As I listened to the budgeting conversation at a large ranching operation here on the west coast of the United States, where the Jefferson Center for Holistic Management was consulting, it suddenly hit me: scale doesn’t matter. The underlying patterns, habits and perceptions about managing finances on a farm or ranch are the same regardless of the size of the operation.
Thinking back to a conversation I had recently with a close friend and market gardener on a two-acre farm, I realized that we were having the same conversation. There were just a few more commas and zeros added to the budget here on this large ranching operation.
As the budget conversation continued, I tested my theory. Yep. It was proving true. If we either added or subtracted dollars from the cash flow in the budget, the number of acres managed, people employed and equipment owned, then at the core, we would be having the same conversation about a two-acre market garden and a three-million-acre ranching operation.
It doesn’t matter if we are managing a $10 million annual expense budget or $10,000 — the profit margin can be the same. It’s so liberating to realize, I thought, that we don’t have to spend tons of money, or have tons of land (but it’s OK if we do too) to be a profitable farmer or rancher. We can have the life we desire, at the scale of farming or ranching we desire, with some pretty basic planning procedures (something we call Holistic Financial Planning), a positive relationship with money and a few good habits when it comes to monitoring expenses.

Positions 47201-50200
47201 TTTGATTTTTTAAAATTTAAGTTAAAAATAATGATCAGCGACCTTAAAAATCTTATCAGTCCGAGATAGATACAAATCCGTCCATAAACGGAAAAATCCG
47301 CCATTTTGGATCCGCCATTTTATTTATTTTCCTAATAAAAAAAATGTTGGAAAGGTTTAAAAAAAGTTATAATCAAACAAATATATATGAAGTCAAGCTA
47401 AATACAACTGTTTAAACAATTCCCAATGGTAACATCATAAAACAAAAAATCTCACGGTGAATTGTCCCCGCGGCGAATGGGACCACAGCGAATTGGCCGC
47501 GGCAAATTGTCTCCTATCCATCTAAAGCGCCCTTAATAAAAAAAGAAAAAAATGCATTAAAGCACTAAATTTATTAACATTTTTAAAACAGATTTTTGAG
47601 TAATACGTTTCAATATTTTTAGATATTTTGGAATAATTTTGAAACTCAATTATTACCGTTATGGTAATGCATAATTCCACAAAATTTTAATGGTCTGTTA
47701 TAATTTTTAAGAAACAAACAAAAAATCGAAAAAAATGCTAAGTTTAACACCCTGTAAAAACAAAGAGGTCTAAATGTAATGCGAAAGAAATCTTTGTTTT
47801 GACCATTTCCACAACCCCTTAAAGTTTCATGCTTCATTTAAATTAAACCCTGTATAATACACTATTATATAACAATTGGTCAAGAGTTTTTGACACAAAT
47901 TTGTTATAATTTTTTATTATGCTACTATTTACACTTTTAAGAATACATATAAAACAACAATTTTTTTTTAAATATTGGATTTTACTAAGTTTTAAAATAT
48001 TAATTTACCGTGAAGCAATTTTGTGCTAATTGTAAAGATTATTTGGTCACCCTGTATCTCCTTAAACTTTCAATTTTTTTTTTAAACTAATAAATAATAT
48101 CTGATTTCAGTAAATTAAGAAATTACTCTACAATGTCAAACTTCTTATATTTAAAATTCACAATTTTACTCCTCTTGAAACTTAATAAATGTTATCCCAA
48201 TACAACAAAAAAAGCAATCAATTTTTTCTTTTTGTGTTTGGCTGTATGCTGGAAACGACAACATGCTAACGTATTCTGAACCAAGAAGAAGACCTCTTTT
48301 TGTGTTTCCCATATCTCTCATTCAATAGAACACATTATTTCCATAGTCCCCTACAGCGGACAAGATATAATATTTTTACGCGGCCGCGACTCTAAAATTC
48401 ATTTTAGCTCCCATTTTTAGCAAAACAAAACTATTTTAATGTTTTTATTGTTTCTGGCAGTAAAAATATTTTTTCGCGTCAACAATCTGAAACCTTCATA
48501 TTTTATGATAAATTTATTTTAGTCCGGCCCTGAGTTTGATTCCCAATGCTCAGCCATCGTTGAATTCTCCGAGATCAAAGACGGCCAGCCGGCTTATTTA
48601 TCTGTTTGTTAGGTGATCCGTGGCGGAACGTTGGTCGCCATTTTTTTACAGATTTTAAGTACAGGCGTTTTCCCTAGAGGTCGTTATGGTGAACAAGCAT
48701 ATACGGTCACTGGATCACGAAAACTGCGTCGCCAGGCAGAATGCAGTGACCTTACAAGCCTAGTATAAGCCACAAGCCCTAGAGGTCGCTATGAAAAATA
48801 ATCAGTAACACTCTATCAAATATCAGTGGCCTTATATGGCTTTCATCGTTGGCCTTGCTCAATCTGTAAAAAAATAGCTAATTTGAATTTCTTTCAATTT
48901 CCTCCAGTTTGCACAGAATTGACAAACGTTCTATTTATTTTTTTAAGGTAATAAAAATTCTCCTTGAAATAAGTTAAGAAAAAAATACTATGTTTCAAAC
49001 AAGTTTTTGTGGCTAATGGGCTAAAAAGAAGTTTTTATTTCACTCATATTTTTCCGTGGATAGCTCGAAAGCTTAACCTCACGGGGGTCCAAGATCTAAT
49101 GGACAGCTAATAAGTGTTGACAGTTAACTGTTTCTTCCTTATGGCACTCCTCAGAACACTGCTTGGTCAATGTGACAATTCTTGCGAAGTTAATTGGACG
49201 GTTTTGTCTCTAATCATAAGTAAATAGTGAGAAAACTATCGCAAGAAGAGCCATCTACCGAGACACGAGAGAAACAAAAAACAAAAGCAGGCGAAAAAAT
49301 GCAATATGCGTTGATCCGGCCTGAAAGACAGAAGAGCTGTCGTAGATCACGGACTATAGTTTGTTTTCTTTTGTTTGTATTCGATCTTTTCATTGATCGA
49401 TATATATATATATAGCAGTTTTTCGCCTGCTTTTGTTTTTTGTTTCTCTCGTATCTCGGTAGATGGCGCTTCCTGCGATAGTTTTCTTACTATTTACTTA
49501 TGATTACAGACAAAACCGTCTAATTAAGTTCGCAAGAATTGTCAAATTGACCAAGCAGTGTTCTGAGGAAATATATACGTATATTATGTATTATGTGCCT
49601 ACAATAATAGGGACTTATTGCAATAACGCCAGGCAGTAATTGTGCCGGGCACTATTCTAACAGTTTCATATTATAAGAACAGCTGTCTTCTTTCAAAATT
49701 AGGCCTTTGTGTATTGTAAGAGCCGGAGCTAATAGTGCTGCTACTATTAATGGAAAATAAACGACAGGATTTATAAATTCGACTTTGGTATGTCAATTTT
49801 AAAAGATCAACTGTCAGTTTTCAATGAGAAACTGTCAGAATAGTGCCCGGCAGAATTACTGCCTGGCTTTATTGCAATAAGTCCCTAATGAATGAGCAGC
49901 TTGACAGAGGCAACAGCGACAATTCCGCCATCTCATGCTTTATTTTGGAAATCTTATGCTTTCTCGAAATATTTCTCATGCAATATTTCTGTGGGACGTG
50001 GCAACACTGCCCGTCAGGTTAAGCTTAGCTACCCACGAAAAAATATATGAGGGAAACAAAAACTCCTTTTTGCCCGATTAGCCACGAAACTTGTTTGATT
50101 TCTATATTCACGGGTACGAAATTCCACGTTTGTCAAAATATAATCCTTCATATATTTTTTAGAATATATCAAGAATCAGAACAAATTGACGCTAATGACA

Holistic Financial Planning
Holistic Financial Planning is a simple, cash-based planning procedure that allows farmers and ranchers to be profitable while maintaining the quality of life they desire and improving the health of their land base. This planning procedure creates an annual projection budget and then a plan for monitoring planned versus actual expenses monthly, controlling expenses and re-planning when needed. In Holistic Financial Planning, we think of expenses differently. Like other principles in Holistic Management, it takes commonly held truths and turns them on their head.
In most households, farms, ranches and businesses, we think of the relationship between income, expenses and profit in one of two ways. Let’s consider this from a perspective of a salaried employee managing her household budget. Let’s say her name is Sarah. She chose a high-paying job at a marketing firm because it supported the lifestyle she wanted. As her salary increased through the years, she allowed her expenses to rise along with it, so the money she was able to save, or set aside as profit, never actually changed. For Sarah, this is just “how it was” with money. Profit wasn’t something she believed she could control; it was just what was left over after all the bills were paid. She is a diligent financial planner and monitors her expenses. Sometimes she has to cut back on expenses to make sure she doesn’t exceed her income, but profit is never something she thought to plan; only income and expenses were ever planned.
In Holistic Financial Planning, profit is planned first. Then expenses are controlled to allow for the desired profit margin, given the income of the operation. Considering the farmers and ranchers I’ve worked with, there is usually a similar response to this concept. It ranges from discomfort to disbelief that this is even possible.
The beauty of planning for profit is that it allows the farmer or rancher to make intentional annual investments in their long-term land plan for the farm or ranch, or other investments that meet their Holistic Context and desired quality of life.